Gareth Dyer’s rugby union column

England captain Chris Robshaw during the World Cup defeat by Wales
England captain Chris Robshaw during the World Cup defeat by Wales
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Former Preston Grasshoppers star and ex-director of rugby at Lightfoot Green writes every Friday for the Evening Post

I’ve read Woodward’s autobiography and those of a number of his World Cup-winning squad.

It is clear that he was big on buzzwords, phrases and acronyms which he used to get his point across to his players about improvement and strategy.

One acronym used, has since permeated its way throughout rugby: T-CUP – Thinking Correctly Under Pressure.

It is clear that getting the big decisions consistently right was a continual area of focus during Woodward’s tenure with England, even more so after the disappointing World Cup campaign of 1999.

T-CUP was evident in everything Woodward’s England did post 1999.

And if you want the clearest example of how important this was to his team’s psyche, then look no further than the build-up to the winning drop-goal in the 2003 World Cup Final. This was pure T-CUP.

I am sure all England fans recall the sequence. Australia kicked a match-levelling penalty with less than two minutes of extra-time left in the game.

At that point the England players got together and discussed exactly what was to happen next – where the re-start kick off would go, what the kick chase should be, what outcome they wanted.

They kicked long to a “tired” player but it was their own fresh replacements who led the chase to put huge “kick pressure” on the Australian recipient.

The aim was that England would then get a line-out in the Australian half. The resulting line-out would be thrown to the tail, be quickly taken off the top to allow an England back to carry the ball quickly over the gain line.

A couple more carries in the centre of the field, before holding the Australian chase to give Jonny Wilkinson the maximum amount of time to take the winning kick. Of course the outcome was successful, the strategy was delivered at each stage and each player knew what the team was going to do.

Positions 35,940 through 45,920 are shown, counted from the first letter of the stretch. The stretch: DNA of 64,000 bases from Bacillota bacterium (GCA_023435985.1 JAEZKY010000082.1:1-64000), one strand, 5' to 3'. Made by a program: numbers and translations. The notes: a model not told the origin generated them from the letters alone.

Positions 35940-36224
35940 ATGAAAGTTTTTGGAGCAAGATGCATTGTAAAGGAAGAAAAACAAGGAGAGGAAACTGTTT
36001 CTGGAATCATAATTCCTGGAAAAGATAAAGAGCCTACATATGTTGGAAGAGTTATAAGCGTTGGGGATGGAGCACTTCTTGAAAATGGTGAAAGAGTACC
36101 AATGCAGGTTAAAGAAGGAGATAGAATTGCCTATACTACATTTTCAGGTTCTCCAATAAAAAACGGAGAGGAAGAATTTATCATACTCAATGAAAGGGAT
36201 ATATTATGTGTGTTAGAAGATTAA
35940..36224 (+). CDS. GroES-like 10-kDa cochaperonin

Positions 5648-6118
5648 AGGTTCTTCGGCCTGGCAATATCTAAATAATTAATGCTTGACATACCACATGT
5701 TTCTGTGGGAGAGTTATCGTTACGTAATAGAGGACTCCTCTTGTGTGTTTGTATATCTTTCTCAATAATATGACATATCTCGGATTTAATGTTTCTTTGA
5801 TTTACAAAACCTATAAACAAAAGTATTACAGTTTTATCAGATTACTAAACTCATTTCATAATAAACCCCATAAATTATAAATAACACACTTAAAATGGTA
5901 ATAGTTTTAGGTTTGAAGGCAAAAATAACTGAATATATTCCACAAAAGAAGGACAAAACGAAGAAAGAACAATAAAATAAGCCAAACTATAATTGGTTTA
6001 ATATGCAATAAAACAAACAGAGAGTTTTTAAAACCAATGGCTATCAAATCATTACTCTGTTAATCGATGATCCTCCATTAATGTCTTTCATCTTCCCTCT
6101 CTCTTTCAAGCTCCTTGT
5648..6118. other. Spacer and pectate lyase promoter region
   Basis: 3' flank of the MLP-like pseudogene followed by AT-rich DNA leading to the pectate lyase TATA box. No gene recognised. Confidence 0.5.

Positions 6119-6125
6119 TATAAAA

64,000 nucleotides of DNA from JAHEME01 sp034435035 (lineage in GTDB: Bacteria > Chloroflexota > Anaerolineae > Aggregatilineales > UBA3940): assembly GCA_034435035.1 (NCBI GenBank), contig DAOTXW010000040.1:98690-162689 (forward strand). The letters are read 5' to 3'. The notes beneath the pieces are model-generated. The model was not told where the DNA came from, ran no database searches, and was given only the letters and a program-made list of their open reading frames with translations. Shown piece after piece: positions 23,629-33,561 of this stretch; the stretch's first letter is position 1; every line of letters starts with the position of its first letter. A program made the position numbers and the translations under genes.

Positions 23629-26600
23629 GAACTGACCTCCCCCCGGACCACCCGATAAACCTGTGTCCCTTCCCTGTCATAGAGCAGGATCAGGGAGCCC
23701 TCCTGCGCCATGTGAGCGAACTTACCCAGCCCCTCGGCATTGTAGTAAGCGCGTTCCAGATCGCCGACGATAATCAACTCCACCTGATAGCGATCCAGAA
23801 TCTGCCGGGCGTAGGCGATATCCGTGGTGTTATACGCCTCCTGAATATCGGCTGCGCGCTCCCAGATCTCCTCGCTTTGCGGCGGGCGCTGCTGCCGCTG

The whole sequence took 90 seconds but the planning for it was months in the making.

All 15 players on the pitch at the time were focused on their next job. It was their biggest game – this was its biggest moment – but T-CUP came from them all.

On Saturday I watched two games where both home teams allowed 10-point leads to slip.

At Twickenham, England imploded once more during a second half.

The drop off in performance during the second 40 minutes of games has become a regular feature of their World Cup preparations to date.

The decision not to go for a score-levelling penalty against Wales was fine if all players knew with clarity why that decision was made and what was to happen next.

Having re-watched what happened, it is clear from the body language that not all of the players were in agreement with the decision made and that showed in what happened next.

That England then threw the line-out to the front – and thus made the defensive side’s job that much easier – and showed a clear lack of individual and collective T-CUP.

On Saturday afternoon at Lightfoot Green, Preston Grasshoppers led by 10 points at 17-7 with only five minutes left on the clock against Caldy.

With three tries already under their belts, Hoppers should have been looking to secure the win and a four-try bonus point.

Even when the opposition scored to make the game 17-14 with only two minutes left, Hoppers from the resulting re-start still got themselves to within sight of the visitors’ try-line.

At that stage they didn’t even need to score a try but merely play out the clock and take the win.

However, several moments of individual indiscipline resulted in a turnover in possession that allowed the visitors to go the length for a winning score of their own.

As with England, a clear lack of individual and collective T-CUP.

To concede those two late tries was frustrating for the supporters, but I hope there was real anger in the home dressing room – and not just from the coaches.

Figuratively speaking, I hope some “Teacups” of a different sort were getting the treatment on Saturday afternoon in the Hoppers’ dressing room.

It was another close defeat to add to the multitude of narrow losses experienced over the last 12 months. The Hoppers side on Saturday included enough players with 50, 75 or 100-plus National League appearances behind them to know how the game works. More collective leadership needs to come from those players.

But T-CUP needs to come from them all.